• The world needs social workers! Social workers in an international setting provide various types of services. Some international social workers provide direct service in villages, refugee camps, orphanages, hospitals, and schools. They also work with larger systems by providing support and doing the work of NGOs (Non-Governmental Organizations), national governments, and intergovernmental organizations to respond to social issues. In these role, social workers may develop social welfare policies, provide technical assistance, complete research, manage programs, create delivery systems, train others, and help respond to emergencies. Social workers also serve internationally in child welfare agencies, around domestic violence and human trafficking, and for the U.S government in diplomatic posts.
  • Learn more about international social work

Mental Health

  • “Mental illness is one of the leading causes of disability for people age five and older, with major depression the leading cause of disability in the United States” (Choices: Careers in Social Work, NASW). Mental illness can diminish individuals and families ability to live life to its fullest but it does not need to have this negative effect. Social workers engage with individuals and families to help them achieve their goals of successful social functioning. Generalist social workers provide services to people managing mental illness primarily through case management, support groups, life skill development, and advocacy. Through case management, generalist social workers play a critical role in assisting people in accessing and navigating services, support, and resources to effectively manage mental health symptoms and challenges as they manifest in daily living. Generalist social workers also provide support and resources to family members impacted by a loved one’s mental illness. Clinical social workers (requiring a MSW) are the primary provider of mental health treatment/therapy to those struggling with mental illness.
  • Learn more about mental health social work 

Military Social Work

  • Today's U.S. military population is comprised of 3.6 million service members, over 21 million veterans, and their families (See MSW Area of Emphasis in Military Practice).  Support needs for service members, veterans, their families, and their communities have become increasingly complex.  There is a demand for generalist social workers who are educated, trained and skilled in working with these service members, veterans and their families. Social workers provide case management services, advocacy for services accessibility, and policy creation & planning around service provision.  Senior BSW majors may take the elective SOWK 490 / GRSW 590:  Practice with Military Service Members, Veterans, and Their Families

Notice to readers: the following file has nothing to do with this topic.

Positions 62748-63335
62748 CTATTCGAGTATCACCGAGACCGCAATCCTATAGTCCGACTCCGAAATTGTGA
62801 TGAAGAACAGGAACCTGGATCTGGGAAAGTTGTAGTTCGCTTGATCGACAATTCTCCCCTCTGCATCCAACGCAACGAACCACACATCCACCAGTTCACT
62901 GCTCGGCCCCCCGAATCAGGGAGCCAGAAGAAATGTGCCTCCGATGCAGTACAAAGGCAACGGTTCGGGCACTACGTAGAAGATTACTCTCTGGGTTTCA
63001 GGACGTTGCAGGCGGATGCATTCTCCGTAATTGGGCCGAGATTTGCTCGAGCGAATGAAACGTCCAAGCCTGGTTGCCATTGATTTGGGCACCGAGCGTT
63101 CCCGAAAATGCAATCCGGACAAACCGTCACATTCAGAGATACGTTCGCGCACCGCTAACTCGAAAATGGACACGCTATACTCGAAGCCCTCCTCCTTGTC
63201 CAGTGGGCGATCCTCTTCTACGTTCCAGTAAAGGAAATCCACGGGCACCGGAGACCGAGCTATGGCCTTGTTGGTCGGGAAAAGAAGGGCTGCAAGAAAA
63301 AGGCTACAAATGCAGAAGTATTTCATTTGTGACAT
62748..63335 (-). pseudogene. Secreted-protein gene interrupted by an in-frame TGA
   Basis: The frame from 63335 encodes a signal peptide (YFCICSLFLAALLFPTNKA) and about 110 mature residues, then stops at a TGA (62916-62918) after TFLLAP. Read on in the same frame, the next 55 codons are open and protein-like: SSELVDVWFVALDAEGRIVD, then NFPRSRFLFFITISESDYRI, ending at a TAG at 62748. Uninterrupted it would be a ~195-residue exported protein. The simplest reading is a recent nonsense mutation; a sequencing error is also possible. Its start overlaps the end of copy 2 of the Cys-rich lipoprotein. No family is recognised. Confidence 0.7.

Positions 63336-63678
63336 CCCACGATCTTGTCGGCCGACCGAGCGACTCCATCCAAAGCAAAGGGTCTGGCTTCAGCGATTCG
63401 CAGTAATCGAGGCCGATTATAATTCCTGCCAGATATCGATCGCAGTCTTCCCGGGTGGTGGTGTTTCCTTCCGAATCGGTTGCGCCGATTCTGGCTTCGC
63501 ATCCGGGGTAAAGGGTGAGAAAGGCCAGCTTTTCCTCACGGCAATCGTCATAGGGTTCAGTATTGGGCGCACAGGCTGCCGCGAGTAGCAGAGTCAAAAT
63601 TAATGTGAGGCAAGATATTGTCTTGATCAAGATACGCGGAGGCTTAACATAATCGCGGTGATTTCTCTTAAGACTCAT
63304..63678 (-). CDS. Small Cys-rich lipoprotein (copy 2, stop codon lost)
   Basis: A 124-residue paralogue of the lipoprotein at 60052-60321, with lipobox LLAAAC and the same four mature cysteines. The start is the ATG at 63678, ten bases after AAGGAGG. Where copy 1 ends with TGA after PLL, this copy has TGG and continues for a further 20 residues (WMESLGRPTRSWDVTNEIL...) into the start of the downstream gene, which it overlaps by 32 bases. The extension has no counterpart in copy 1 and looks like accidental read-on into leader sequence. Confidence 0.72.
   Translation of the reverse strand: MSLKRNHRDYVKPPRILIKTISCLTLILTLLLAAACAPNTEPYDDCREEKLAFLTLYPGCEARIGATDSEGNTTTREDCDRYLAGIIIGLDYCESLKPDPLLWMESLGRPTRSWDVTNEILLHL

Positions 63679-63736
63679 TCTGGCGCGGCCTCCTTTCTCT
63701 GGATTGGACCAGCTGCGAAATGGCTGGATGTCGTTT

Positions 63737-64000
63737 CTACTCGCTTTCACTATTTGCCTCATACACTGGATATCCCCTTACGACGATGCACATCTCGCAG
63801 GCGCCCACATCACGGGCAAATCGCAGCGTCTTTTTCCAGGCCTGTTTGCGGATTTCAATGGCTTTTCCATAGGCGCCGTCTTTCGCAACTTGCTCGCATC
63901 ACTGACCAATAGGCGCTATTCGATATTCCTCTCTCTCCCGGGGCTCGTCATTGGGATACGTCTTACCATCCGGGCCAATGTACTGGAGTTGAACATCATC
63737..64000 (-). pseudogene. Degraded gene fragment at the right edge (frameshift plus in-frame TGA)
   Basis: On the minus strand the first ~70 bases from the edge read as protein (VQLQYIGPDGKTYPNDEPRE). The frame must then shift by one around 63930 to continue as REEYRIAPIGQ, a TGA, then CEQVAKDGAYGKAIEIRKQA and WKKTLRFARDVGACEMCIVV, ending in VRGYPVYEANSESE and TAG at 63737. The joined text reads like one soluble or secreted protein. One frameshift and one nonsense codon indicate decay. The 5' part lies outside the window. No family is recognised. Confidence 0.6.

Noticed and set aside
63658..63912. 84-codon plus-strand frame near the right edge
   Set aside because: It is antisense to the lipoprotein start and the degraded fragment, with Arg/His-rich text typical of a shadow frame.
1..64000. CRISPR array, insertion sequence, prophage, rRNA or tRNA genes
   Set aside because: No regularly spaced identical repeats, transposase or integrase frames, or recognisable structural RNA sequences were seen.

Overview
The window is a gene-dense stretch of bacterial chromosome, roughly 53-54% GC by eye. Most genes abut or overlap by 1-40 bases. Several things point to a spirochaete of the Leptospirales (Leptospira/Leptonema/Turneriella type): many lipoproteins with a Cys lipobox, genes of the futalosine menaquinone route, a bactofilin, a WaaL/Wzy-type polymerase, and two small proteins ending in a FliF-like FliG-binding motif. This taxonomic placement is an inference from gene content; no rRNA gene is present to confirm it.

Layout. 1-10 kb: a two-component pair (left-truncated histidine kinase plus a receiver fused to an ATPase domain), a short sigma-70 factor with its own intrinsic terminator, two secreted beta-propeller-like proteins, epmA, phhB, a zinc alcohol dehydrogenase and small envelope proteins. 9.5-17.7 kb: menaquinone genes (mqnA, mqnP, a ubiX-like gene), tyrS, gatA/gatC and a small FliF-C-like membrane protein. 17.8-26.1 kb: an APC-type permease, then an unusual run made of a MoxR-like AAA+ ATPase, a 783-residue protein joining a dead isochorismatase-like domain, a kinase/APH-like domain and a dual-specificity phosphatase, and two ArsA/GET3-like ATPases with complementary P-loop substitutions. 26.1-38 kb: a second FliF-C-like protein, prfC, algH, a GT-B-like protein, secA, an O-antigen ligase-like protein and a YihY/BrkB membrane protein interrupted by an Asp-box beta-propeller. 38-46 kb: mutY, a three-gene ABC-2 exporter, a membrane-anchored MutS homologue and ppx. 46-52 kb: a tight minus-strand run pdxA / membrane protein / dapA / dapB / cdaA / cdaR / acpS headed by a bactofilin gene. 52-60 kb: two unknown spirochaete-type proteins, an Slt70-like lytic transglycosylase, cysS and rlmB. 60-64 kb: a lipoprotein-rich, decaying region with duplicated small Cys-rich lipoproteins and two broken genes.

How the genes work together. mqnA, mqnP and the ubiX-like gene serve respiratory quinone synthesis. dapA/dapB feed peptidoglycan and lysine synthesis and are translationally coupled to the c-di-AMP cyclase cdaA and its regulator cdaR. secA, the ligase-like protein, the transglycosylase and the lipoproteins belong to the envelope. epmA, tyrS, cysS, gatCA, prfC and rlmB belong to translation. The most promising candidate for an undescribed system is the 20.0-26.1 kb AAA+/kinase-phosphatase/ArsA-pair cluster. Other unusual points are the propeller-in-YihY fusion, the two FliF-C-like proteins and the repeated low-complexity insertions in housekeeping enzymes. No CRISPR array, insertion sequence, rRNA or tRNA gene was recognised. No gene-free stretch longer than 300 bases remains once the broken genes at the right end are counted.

Policy & Planning

  • Policy and planning involve steps and procedures that, when formulated and implemented, solve a social problem.  Social workers analyze policies, programs, and regulations to see what is most effective.  They identify social problems, study needs and related issues, conduct research, propose legislation, and suggest alternative approaches or new programs.  Social work tasks may involve raising funds, writing grants, or conducting demonstration projects. Often, social workers are the directors of organizations that do this work.

School Social Work

  • “In particular, School Social Workers are trained in mental health concerns, behavioral concerns, positive behavioral support, academic and classroom support, consultation with teachers, parents and administrators as well as with individual and group counseling techniques. School social workers are instrumental in furthering the mission of the schools which is to provide a setting for teaching, learning, and for the attainment of competence and confidence. School social workers are hired by school districts to enhance the district's ability to meet its academic mission, especially where home, school and community collaboration is the key to achieving student success.” (School Social Work Association of America)    
  • Learn more about school social work:School Social Workers Association of America www.sswaa.org and NASW School Social Work.